College students are expected to spend much of their time studying. Because student housing and off-campus apartments are often joint living spaces, studying is often done in front of the TV, at the kitchen table or even sprawled out on the floor because of lack of space. But these poor study habits can have adverse effects.
If your apartment doesn't have the right setup for a student, you can easily create one in your home. A quiet, organized corner may just be the ticket to earning better grades, producing better work and, eventually, job hunting after graduation. Here are some steps you can take to create a study area in your house.
A study space needs to work for you to be effective. Some students thrive in a secluded, private space, while others have no problem studying in a more chaotic setting.
The first step is to figure out which of the two categories works best for you. A closed-off space could be situated in a more quiet area, such as your bedroom. Or, if you prefer to be out in the open, a nook or corner in the kitchen or living room are options, as well.
Got an unused closet? What about a blank wall or empty corner? If you have an extra bedroom, that would be the perfect place to study. If not, clear out a corner of your own bedroom. Take a walk around the apartment and make note of where you can easily fit a desk and chair. All it takes is a little thinking outside the box and you can probably envision a new study space in multiple spots within your apartment.
Once you've determined where your new study area will be, it's time to transform it into the perfect, distraction-free study spot.
Take time to free your chosen study space from distractions. If you have a TV in your room, move it so your back is to it while you're in your study space. Move busy posters to another wall so your workspace is calm.
Once you've removed items that will distract you when you're studying or working, you can start redecorating to further create a zen feeling in your study area in the house.
You may want to paint your room a color that encourages you to concentrate or relax. Cool colors like blue, purple and green promote peacefulness and balance, unlike warm colors like yellow, red or orange that can invoke high-energy feelings.
Before you start painting your apartment, you'll want to check the terms of your lease to see if you're allowed to paint.
Of course, if you're going to have a good study space, you'll need a desk, and you'll probably be limited by the size of your study area. Consider a wall-mounted desk, a fold-out desk, a simple desk with a wall-mounted hutch or a lightweight desk with a drawer.
Purchase a mouse pad with a wrist rest, and consider a wrist rest for your keyboard, too. Make sure the height of your desk aligns well with your chair, and try to find a comfortable used desk chair (as they can be quite expensive).
Also, pay close attention to ergonomics. This refers to the overall comfort and design of your desk and chair and how you use them. For example, if you experience discomfort in your back, shoulders or arms while studying, it's likely a sign that the furniture's positioning is off. Adjusting the height of your chair's seat, back or even your computer monitor could make all the difference.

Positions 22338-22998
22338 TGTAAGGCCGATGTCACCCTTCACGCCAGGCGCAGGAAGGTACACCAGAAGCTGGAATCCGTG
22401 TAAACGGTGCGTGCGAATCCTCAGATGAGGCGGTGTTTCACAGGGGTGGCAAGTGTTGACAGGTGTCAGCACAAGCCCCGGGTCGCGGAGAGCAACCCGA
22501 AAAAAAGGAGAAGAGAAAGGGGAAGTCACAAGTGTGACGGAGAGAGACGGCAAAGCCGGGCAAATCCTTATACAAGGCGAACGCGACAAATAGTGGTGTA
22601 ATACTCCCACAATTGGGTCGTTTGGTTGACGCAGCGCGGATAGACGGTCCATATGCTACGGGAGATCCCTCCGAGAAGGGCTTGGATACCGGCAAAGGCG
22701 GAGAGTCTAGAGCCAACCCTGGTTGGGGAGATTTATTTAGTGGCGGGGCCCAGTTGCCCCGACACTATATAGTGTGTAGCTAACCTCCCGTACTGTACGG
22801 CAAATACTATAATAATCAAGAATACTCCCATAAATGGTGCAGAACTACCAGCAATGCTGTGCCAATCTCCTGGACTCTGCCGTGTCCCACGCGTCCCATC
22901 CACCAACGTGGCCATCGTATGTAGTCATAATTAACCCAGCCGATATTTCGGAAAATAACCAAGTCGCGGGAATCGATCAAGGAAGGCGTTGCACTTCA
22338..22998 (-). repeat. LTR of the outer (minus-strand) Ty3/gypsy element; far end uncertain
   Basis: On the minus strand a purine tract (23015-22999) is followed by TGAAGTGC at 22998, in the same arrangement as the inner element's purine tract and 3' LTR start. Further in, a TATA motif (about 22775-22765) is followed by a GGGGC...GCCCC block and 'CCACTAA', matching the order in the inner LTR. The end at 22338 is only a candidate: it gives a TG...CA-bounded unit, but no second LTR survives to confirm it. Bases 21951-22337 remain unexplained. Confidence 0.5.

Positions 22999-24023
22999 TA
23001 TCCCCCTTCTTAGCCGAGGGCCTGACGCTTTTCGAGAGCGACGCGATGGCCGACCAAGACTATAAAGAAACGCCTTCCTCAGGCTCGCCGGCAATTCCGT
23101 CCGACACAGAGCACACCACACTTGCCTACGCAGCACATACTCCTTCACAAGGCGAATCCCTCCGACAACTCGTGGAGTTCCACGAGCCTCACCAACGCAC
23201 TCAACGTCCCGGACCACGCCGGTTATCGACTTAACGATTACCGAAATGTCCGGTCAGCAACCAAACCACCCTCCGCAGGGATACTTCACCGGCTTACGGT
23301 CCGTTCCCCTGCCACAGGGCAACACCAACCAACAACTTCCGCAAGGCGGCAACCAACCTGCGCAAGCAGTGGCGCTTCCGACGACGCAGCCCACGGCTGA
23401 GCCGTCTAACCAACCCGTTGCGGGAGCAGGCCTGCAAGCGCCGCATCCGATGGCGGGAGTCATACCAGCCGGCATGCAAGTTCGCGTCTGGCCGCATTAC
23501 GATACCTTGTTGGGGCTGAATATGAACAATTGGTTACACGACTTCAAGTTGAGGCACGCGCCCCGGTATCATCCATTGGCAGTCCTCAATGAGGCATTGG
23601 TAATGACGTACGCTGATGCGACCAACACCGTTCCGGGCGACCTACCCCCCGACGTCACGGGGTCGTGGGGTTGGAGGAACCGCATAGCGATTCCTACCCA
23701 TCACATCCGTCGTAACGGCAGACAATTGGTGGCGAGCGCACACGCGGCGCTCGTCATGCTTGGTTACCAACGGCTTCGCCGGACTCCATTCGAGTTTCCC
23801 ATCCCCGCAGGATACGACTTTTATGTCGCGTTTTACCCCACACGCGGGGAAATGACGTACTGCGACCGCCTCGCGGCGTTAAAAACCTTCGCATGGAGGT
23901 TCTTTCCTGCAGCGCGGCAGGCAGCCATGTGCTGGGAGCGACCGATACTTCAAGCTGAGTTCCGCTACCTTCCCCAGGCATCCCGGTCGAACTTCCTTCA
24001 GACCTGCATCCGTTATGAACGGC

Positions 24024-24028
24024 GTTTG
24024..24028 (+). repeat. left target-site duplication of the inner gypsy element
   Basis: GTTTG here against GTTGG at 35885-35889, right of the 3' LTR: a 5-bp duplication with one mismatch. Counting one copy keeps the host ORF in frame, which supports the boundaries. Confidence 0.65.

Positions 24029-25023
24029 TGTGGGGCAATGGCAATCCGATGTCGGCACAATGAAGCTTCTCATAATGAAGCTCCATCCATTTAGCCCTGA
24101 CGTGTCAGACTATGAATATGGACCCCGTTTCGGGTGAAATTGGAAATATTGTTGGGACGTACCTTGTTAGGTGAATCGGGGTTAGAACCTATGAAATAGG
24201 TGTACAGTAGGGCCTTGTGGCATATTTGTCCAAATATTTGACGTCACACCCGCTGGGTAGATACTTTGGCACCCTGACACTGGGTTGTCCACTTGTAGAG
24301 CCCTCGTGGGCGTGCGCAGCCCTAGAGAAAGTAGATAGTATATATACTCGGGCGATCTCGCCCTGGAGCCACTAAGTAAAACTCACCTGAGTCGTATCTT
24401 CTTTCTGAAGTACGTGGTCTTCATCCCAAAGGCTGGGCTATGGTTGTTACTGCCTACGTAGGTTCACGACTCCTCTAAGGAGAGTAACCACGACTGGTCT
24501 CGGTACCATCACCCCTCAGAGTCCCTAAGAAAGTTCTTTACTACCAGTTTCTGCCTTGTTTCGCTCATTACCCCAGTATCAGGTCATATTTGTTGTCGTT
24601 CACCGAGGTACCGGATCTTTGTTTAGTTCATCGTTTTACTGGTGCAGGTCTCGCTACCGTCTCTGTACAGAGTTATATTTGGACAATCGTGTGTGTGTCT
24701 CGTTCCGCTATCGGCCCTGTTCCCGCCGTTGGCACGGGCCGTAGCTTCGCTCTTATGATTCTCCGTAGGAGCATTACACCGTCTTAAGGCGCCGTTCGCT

Although pillows and a throw blanket might make your study session cozier, it could also cause you to become a bit too relaxed. Only add in those comfy extras if absolutely necessary.
When choosing your study area, don't forget that proper lighting is essential. Natural sunlight is ideal, but desk lamps and other fixtures will work just as well. The idea is to avoid a study space that's too dim. It could cause you to become unfocused, and the lack of light will encourage you to doze off.
Make your study area a place you'll actually want to be. Do whatever it takes to keep your work surface tidy. Stock your desk with the items you'll need, but don't clutter it. A few essential items are:
A trip to your local office supply store will present you with plenty of organizing mechanisms including file folders, boxes, trays, bookshelves and lots of other helpful items.
Also, if you're working with a traditional desktop computer, it might help to have it positioned off to the left or right. This will leave room for you to spread out and put pen to paper if necessary.
After each study session, get your desk back in order so that it's neat and orderly for next time. Leaving your desk in disarray might discourage you from settling into future study sessions.
Now that you've transformed a corner of your apartment into a designated study area in the house, you're almost good to go. However, if you don't unplug and set designated focus and study time, you likely won't get your work done.
So, when it's time to study, turn off the TV, and vow to check social media pages once an hour to avoid distraction. Now you're ready to make all A's and turn in high-quality work in your new study area.
Once you take the time to set up your study area, you'll feel more comfortable and focused. Follow the tips above and you'll be studying like a pro in no time!